Sunshine Report for November 2021

Carefully considering the use of electronic means for public bodies to meet

At the FOIA Council subcommittee on meetings on Oct. 5, I presented a draft I worked on with the Virginia Press Association, Virginia Municipal League, Virginia Association of Counties and the vice mayor of Alexandria, that attempts to simplify the whole section in FOIA dealing with electronic meetings -- from individual participation by phone, to hybrid meetings, to all-virtual ones -- in ordinary, non-emergency times. The draft is still a work in progress, thanks to the subcommittee's suggestion that the FOIA Council's director, Alan Gernhardt, take the draft and pretty it up (make it more in line with Virginia Code language) while stakeholders continue to talk about  some of our areas of disagreement.

Video of the hour-long meeting is here. You can hear comments from me, Aimee Perron Seibert of VPA, Phyllis Errico of VACo and Alexandria Vice Mayor Elizabeth Bennet Parker, but you can't see us because of the camera's positioning.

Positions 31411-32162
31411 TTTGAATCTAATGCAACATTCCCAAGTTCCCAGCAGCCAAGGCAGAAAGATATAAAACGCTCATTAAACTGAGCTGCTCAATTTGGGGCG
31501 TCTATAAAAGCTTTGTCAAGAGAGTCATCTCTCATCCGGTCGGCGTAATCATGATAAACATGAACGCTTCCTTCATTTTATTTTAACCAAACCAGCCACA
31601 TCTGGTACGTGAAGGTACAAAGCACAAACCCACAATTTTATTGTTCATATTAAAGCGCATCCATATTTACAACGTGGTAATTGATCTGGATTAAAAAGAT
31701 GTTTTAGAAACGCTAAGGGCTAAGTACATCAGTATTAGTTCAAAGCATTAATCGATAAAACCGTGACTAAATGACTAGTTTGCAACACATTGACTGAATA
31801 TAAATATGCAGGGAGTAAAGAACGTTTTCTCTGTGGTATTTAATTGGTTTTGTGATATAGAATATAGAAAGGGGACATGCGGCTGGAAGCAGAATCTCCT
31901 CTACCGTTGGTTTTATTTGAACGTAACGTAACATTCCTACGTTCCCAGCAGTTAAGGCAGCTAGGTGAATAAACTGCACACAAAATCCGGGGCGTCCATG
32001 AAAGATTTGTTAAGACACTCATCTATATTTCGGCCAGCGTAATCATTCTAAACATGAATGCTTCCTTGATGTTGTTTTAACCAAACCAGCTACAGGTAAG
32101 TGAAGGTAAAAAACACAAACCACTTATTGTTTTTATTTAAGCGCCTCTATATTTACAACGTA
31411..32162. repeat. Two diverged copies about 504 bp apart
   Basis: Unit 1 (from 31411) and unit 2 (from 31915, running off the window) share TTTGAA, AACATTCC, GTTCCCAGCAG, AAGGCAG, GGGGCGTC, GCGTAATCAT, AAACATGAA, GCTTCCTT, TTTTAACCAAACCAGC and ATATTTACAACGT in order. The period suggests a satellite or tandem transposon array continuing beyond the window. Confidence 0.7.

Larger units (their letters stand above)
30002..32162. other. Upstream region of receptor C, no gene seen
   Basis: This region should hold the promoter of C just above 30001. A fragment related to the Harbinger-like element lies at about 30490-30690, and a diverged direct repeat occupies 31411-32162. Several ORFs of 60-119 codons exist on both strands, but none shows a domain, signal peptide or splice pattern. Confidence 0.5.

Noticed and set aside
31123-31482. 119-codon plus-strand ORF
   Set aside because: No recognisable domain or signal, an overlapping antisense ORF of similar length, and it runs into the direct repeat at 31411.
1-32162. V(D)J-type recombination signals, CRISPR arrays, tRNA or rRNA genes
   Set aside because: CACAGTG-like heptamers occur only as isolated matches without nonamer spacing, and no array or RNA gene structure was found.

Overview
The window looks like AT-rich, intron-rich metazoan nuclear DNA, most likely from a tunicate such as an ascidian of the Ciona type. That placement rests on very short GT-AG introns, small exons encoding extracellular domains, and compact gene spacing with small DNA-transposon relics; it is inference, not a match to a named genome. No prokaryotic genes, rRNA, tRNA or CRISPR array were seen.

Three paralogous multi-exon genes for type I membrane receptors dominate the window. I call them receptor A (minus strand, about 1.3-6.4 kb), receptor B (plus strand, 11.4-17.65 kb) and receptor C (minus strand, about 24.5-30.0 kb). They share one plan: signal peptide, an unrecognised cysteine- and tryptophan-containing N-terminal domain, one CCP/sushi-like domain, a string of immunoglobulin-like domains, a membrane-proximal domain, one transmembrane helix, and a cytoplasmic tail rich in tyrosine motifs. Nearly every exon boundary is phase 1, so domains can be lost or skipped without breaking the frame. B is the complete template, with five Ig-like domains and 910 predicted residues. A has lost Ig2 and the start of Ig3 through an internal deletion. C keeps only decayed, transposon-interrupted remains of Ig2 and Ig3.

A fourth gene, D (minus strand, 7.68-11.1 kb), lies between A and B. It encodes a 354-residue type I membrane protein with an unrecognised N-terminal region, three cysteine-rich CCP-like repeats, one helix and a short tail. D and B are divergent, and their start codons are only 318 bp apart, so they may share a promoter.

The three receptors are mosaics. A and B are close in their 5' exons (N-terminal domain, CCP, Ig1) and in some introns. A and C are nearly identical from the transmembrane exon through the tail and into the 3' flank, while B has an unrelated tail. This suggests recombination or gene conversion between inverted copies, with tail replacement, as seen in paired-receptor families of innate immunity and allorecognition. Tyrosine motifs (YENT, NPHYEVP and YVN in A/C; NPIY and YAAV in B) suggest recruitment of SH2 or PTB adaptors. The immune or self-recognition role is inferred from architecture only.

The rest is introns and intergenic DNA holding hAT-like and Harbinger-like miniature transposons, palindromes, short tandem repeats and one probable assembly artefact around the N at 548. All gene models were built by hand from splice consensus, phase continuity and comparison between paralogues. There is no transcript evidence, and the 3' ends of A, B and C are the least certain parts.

The full FOIA Council will next meet on Nov. 10 at 1 p.m., though the draft will not likely be on the agenda.

- M.R.

Roundup of board members behaving badly

Tempers flared on local public bodies in October, with two members of one board calling each other "wimps" and "stupid," while a male member of another public body called one of his colleagues a "hooker" and accused her of not wearing underwear to public meetings. The male member resigned. On a different board, two members got into a squabble when one member said someone on the board was a "mole." A county board censured a fellow member who they said breached closed-session confidentiality and made comments "construed as racist" about a fellow board member. That led to an exchange where the recipient of the comment signed up to speak during the public comment portion of the meeting and where the maker of the remark was told he could not respond because board policy does not allow back-and-forth between the board and speakers. And a school board member lashed out at his colleagues after they went into a closed session to discuss multiple things he'd done recently, including his criticism that it was juvenile to require school board members to raise their hands to vote.